Yuan banknotes. (Photo/CFP)
Local government debt poses a key risk for Chinese banks, Moody's said Wednesday, the latest warning amid growing jitters of financial risks in the world's second largest economy.
The rating agency said in a report that many local government financing vehicles have seen their cash flow stagnate or decline, while their debt levels have risen.
Among 388 city construction companies Moody's surveyed, only 53% of them have sufficient cash to cover estimated debt and interest payments in 2013 without resorting to borrowing more.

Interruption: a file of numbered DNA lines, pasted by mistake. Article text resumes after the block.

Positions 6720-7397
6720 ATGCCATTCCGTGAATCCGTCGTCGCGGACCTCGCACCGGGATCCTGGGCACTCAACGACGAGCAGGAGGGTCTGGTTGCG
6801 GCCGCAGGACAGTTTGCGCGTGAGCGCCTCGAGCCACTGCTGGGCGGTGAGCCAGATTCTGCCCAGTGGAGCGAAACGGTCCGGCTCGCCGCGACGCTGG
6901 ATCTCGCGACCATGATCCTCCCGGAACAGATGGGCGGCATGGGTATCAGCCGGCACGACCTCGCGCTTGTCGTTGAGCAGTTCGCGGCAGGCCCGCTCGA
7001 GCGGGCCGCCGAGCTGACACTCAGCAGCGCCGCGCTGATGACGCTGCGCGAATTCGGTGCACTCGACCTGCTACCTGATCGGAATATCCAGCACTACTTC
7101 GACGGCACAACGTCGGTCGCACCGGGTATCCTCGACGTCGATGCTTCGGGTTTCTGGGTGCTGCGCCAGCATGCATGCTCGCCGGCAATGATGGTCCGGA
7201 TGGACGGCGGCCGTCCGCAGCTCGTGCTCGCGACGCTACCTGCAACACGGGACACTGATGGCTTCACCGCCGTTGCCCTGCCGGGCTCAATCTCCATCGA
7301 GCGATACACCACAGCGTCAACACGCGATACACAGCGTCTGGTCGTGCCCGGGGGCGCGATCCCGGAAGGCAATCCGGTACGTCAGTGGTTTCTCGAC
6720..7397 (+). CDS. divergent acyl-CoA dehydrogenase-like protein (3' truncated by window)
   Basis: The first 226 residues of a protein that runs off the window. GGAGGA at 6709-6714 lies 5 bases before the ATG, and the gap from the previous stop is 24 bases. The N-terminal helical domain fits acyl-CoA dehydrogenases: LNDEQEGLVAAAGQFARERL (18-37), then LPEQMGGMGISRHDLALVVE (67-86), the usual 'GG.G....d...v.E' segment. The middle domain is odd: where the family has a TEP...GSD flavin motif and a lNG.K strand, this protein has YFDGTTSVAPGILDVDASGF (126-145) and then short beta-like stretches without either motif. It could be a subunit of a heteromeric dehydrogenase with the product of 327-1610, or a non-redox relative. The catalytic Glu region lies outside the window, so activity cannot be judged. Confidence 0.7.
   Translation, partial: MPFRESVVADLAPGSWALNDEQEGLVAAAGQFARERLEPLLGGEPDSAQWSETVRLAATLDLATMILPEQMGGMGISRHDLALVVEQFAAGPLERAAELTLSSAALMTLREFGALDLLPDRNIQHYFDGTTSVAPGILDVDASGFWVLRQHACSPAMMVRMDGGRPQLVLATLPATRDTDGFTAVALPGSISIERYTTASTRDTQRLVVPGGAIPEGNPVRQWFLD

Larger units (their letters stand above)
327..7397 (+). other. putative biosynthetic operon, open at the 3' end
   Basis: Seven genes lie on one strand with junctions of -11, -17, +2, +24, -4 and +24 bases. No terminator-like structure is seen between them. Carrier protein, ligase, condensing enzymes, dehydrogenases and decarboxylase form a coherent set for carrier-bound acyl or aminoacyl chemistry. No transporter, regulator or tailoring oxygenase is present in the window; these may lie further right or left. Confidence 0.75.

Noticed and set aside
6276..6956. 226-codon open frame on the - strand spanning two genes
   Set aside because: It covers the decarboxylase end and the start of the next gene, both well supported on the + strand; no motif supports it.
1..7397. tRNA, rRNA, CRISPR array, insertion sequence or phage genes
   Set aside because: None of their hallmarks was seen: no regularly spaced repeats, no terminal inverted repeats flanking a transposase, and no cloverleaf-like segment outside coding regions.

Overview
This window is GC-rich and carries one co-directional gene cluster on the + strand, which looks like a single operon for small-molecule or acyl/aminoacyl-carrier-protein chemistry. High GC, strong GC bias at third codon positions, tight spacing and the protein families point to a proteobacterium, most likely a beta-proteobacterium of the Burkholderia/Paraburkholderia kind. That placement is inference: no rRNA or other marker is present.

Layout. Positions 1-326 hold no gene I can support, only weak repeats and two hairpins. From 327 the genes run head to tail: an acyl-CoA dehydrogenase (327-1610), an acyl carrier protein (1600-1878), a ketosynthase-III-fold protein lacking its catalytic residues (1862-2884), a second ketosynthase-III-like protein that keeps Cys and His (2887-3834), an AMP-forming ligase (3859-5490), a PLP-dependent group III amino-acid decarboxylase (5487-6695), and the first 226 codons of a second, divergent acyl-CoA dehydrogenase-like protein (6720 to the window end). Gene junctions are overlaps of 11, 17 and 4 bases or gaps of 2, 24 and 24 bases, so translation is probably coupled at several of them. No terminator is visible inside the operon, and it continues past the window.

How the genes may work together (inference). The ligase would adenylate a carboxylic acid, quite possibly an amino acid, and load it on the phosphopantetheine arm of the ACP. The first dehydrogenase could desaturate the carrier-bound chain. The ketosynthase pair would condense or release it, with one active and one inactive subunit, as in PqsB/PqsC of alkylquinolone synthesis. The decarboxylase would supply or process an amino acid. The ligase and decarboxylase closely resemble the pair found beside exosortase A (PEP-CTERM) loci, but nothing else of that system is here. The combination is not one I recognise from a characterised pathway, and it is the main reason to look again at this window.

The National Audit Office said on June 10 that the debt of 36 local governments had risen 12.9% to 3.85 trillion yuan (US$628 billion) in the two years to the end of 2012.
"The direct exposures of Chinese banks to LGFVs remain significant despite the central government's recent efforts to limit the growth of LGFV borrowing," the report said, adding that LGFV exposures accounted for 14% of total Chinese bank loans at the end of 2012.
While many LGFVs depend on government support to fulfill their debt obligations, local governments are now facing more challenges to cushion possible defaults.
Chinese local governments' revenue growth is slowing down, which will constrain their support capacity. Also, restrictions on shadow banking and property development will also squeeze local government money pipelines, according to Moody's.